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Artificial Intelligence

5 Reasons Why Explainable AI Matters to FCC Teams

The FCC landscape is on the cusp of a paradigm shift as AI automation begins to make a significant impact on how financial crime is detected. Explore the 5 reasons why explainable machine decisions are critical for financial crime and compliance teams.

The Financial Crime and Compliance (FCC) landscape is on the cusp of a paradigm shift as AI automation begins to make a significant impact on how financial crime is detected. We previously covered more about this shift here, which included a reference to the capability of advanced machine learning to now undertake complex cognitive decision making in high-risk domains such as Anti-Money Laundering (AML). A key element in this transformative capability is the ability for a machine solution, such as Nasdaq Automated Investigator for AML, to fully explain itself in human-friendly language.

Indeed, when AI is able to explain decisions in a human-readable format, the value it provides to financial services organisations reaches beyond just knowing how the decision was made, especially if the decision is of a complex nature that augments an expert analyst’s judgement.

The question that lies at the heart of regulatory audit or quality reviews involving an AI system is ‘Did the machine do what it was supposed to do?’. Explainable machine decision-making outputs allow this question to be answered, and below we set out several of the benefits to this capability for FCC teams.

Five reasons why explainable machine decisions are critical for financial crime and compliance teams:

  1. Regulatory transparency – the ability to know that the right decisions are being taken goes without saying, but the only way to ensure regulatory transparency and confidence is if you can provide an explanation that is human-readable as to how and why those decisions are being appropriately reached. The ability to provide a clear audit trail that points to factors such as importance rating of decision factors is invaluable and something that many human analyst teams struggle to document.
  2. Quality assurance – the QA function of all financial services firms want to create confidence in the outputs of any process that is in place, especially when it relates to complex, high-risk judgements. Consistent, easy to read explainable insights to the decision output of machines makes it possible for auditors, stewards, analysts and QA teams to rapidly and confidently sanity check those outputs rather than just taking them at face value.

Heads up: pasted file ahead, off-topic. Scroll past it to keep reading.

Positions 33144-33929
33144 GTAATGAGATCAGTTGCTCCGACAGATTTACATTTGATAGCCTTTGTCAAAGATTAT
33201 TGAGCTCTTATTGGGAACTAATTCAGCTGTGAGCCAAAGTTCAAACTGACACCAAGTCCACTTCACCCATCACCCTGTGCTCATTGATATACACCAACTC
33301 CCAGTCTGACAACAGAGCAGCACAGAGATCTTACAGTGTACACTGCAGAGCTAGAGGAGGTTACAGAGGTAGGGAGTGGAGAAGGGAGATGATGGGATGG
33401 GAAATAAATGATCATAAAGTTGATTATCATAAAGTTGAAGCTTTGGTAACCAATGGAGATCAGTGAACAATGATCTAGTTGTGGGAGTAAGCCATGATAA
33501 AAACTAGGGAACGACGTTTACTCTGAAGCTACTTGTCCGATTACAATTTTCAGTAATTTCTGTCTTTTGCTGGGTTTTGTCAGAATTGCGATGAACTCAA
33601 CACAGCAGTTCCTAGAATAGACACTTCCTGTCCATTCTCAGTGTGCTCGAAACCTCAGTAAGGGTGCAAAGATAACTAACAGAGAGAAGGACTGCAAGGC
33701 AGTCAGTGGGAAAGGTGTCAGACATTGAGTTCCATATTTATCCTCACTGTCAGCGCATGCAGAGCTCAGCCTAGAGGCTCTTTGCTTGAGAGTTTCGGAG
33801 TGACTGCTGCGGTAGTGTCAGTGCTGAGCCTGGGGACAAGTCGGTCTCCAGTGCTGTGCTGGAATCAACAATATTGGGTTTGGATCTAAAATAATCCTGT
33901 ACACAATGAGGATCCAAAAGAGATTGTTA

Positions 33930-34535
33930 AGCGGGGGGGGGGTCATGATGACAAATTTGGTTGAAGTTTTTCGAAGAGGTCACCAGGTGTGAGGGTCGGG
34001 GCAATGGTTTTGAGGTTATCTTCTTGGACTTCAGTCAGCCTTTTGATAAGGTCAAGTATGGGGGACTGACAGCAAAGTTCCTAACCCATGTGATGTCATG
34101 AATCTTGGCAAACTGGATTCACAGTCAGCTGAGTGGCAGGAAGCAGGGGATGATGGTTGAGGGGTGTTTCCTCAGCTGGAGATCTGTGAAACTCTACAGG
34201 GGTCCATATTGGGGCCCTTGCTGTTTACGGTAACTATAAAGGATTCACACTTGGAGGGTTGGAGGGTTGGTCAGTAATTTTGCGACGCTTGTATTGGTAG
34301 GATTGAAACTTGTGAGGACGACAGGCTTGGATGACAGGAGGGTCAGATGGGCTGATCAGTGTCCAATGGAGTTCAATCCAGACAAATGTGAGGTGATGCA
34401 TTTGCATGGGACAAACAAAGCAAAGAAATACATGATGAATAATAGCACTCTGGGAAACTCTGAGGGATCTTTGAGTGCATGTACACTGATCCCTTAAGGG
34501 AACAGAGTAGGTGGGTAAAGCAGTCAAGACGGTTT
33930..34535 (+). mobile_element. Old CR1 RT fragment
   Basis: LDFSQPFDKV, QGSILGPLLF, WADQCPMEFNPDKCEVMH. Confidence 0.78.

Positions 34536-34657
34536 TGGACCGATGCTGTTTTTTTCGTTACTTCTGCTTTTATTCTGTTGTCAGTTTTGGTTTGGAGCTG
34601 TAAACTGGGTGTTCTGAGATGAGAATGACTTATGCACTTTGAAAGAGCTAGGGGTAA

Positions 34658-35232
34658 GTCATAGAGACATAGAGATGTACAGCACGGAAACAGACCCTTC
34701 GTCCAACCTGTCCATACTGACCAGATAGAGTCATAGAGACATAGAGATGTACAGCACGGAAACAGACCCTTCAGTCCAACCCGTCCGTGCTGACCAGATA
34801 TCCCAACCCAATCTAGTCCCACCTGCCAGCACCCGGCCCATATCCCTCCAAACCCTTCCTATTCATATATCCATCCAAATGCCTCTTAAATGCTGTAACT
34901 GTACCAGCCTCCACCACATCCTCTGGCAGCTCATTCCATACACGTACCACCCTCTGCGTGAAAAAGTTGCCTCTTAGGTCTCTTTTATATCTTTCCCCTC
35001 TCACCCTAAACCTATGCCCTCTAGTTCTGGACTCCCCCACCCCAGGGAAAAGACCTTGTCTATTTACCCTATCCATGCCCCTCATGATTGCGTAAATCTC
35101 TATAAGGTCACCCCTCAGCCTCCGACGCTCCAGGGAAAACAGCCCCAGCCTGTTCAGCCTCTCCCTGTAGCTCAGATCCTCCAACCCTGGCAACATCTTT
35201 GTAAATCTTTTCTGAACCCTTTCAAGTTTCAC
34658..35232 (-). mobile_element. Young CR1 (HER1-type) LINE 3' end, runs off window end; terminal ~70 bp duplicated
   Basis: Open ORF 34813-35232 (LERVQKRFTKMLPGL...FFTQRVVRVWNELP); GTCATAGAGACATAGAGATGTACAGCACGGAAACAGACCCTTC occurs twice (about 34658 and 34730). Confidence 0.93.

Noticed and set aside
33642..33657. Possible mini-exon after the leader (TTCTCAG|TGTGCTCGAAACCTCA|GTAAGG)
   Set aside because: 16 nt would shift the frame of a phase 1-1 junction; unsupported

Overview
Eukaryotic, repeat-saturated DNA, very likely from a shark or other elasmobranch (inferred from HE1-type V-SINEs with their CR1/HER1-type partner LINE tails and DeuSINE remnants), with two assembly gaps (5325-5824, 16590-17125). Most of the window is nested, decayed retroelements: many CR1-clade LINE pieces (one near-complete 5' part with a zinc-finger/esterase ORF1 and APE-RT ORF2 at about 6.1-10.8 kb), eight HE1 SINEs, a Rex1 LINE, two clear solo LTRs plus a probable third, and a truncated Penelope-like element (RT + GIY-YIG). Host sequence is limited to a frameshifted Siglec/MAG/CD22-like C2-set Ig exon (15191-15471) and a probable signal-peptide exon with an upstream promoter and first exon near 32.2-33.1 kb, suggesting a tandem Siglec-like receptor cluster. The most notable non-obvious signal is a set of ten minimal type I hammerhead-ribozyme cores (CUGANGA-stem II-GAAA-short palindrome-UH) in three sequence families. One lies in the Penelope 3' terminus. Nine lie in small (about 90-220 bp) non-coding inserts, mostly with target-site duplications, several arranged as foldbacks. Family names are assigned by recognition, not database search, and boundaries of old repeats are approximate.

3. Continuous improvement – decision imperfections will always have some level of occurrence regardless of the maturity of technology that can out-perform current standards. Human understanding of the processes that led to an imperfect decision is imperative when it comes to recognising and implementing subsequent effective optimisation and fixes. This symbiotic relationship between human and machine is critical to the scoping, training and management of AI technology.
  4. Analyst insight – machine-based decisions will never fully replace expert risk analysts because of the deep understanding of financial transactions that humans have beyond the raw numbers. Explained machine decisions are, however, a powerful way to augment analyst performance in the handling of high-volume alerts and gain insight as to where to best focus their valuable attention or follow new avenues of enquiry. 
  5. Bias correction – biases can exist unawares within a system, and decisions are often trusted without ever interrogating data for mistakes or misinterpretations. Clear explanations of all factors that may lead to unwanted bias creeping into decisions means that they can be assessed to understand risk impact and where necessary fixed as part of a continuous feedback loop.

In many industries, it will not always be necessary for a machine to fully explain whether it did what it was expected to do, but in financial services, the need is critical, and the value goes far beyond just being able to prove to an auditor that the right decision was taken. Explainable insights will revolutionise the way high performing FCC teams operate and make a material difference to them, focusing on the investigations that really matter in financial crime.

Darren Innes


With more than 20 years of experience in RegTech focused on AML, KYC and regulatory data, Darren Innes leads Nasdaq’s expansion of its globally-recognized trade surveillance into complementary areas.

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